Modern humans migrated to Britain around 45,000 years ago, and it had been assumed that paler skin had evolved shortly after.
But a human man that lived in Britain 10,000 years ago during the Mesolithic had dark to black skin, DNA analysis reveals – showing that reduced skin pigmentation arrived in the British Isles much later than we thought.
He’s called the Cheddar Man, because his remains were found in 1903 in Gough’s Cave in Cheddar Gorge, Somerset.
It was this cool, stable limestone cave environment that preserved the Cheddar Man’s DNA for thousands of years – and he is the oldest British individual to have had his whole genome sequenced.
As well as the very dark skin, he also had blue eyes and dark curly hair, according to the DNA analysis conducted by researchers at University College London and the Natural History Museum in London – and, like all Europeans of the time, he was lactose intolerant.
Although Britain has been inhabited by a variety of human species for hundreds of thousands of years, the earliest evidence of modern humans is between 40,000 and 45,000 years old.
“Until recently it was always assumed that humans quickly adapted to have paler skin after entering Europe about 45,000 years ago,” Natural History Museum researcher Tom Booth said.
“Pale skin is better at absorbing UV light and helps humans avoid vitamin D deficiency in climates with less sunlight.”
Although the Cheddar Man has the genetic markers of skin pigmentation usually found in sub-Saharan Africa, the result is consistent with other Mesolithic human remains found throughout Europe.
“He is just one person, but also indicative of the population of Europe at the time,” Booth said.
“They had dark skin and most of them had pale coloured eyes, either blue or green, and dark brown hair.”
To obtain DNA from ancient remains, the best place to look are the densest bones available. These are more likely to have protected the DNA inside – leg bones or teeth are often good bets, but it turns out the best place is the inner ear.
The densest bone in the human body is the petrous part of the temporal bones at the sides of the skull, and it was this that the team drilled into to extract a sample. They made a tiny hole just 2 millimetres in diameter.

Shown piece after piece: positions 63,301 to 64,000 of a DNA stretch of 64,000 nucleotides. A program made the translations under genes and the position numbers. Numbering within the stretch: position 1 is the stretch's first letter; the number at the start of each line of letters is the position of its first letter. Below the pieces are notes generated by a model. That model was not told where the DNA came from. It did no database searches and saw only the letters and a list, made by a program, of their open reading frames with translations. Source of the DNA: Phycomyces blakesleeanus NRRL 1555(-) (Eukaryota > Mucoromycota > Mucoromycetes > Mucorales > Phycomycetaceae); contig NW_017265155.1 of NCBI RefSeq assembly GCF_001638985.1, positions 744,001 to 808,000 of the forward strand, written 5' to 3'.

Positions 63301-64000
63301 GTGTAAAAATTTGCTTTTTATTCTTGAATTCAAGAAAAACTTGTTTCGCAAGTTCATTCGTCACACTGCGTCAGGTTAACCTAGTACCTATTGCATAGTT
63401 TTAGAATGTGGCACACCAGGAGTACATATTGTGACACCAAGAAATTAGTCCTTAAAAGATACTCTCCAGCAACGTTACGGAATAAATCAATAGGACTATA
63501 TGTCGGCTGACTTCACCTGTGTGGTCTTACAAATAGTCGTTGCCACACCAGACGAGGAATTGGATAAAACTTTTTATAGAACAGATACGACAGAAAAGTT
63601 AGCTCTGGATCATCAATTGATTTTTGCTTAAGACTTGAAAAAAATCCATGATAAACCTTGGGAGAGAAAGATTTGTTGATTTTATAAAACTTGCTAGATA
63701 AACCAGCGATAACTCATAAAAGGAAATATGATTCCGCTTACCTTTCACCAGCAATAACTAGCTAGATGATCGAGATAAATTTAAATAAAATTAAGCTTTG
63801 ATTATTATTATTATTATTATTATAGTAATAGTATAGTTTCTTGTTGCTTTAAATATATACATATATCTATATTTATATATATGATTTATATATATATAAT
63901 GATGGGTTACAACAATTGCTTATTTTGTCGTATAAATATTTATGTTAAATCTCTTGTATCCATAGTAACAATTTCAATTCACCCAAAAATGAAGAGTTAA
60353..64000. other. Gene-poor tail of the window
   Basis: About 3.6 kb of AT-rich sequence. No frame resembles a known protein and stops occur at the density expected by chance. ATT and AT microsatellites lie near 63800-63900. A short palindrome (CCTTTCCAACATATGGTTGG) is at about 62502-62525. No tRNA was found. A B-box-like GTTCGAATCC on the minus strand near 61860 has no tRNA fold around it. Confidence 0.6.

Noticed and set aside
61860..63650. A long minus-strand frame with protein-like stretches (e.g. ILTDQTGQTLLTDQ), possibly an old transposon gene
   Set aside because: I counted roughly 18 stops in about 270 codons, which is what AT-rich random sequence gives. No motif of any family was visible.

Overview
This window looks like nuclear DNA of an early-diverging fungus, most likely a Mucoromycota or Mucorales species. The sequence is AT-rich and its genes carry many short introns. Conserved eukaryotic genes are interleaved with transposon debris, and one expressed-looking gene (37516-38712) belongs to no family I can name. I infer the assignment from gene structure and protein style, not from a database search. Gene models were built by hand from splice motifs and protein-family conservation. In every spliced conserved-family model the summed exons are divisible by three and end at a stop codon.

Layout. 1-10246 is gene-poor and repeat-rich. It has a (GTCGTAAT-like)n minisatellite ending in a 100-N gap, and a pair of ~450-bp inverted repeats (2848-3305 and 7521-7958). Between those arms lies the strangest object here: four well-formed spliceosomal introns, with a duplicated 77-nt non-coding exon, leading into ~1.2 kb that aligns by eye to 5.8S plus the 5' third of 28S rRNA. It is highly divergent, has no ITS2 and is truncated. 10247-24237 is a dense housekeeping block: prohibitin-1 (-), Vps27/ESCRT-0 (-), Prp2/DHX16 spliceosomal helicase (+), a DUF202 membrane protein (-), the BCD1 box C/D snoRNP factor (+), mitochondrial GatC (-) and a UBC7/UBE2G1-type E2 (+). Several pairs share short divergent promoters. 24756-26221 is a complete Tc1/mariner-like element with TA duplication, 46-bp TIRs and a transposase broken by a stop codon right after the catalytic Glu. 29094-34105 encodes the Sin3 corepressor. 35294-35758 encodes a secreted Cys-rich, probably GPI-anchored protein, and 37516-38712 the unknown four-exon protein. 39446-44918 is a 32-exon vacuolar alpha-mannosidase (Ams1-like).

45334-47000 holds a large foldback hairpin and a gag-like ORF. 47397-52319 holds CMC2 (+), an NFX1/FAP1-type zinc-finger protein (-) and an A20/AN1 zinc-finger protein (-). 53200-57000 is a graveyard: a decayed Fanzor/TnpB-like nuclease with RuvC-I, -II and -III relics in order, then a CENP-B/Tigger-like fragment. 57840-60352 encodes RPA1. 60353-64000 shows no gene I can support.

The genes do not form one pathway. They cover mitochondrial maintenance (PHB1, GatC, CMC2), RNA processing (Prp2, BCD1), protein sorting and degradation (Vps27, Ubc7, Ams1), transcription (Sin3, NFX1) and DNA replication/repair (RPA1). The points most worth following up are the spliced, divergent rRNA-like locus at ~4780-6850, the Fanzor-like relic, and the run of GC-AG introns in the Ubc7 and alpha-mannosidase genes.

The team then subjected the extract to shotgun sequencing, which involves defining millions of tiny fragments of the genome and mapping them against the modern human genome.
This allowed the team to compare markers for physical traits, and determine what the Cheddar Man could have looked like.
Once that information had been confirmed, palaeontological reconstruction experts reconstructed his face.
Cheddar Man was about 166 centimetres (5’5″) tall, and died in his 20s. There is damage to his skull that could indicate an accidental or violent death, although it could also have been damaged during excavation.
Unusually, he was buried alone – other burials from the time were usually communal – his body covered with sediment in the cave. But whether he was covered purposefully or the sediment built up over time is, again, unknown.
We know from other archaeological research that he was a hunter-gatherer, and during his life he would have eaten seeds, nuts, red deer, wild aurochs, and freshwater fish.
Around 10 percent of the British population shares DNA with the Mesolithic population to which the Cheddar Man belonged, but they aren’t direct descendents.
Instead, experts believe that those Mesolithic Europeans were replaced by a new population of farmers that migrated into Britain at a later time.
A documentary describing the research, First Brit: Secrets of the 10,000 Year Old Man, is due to air on UK’s Channel 4 next week.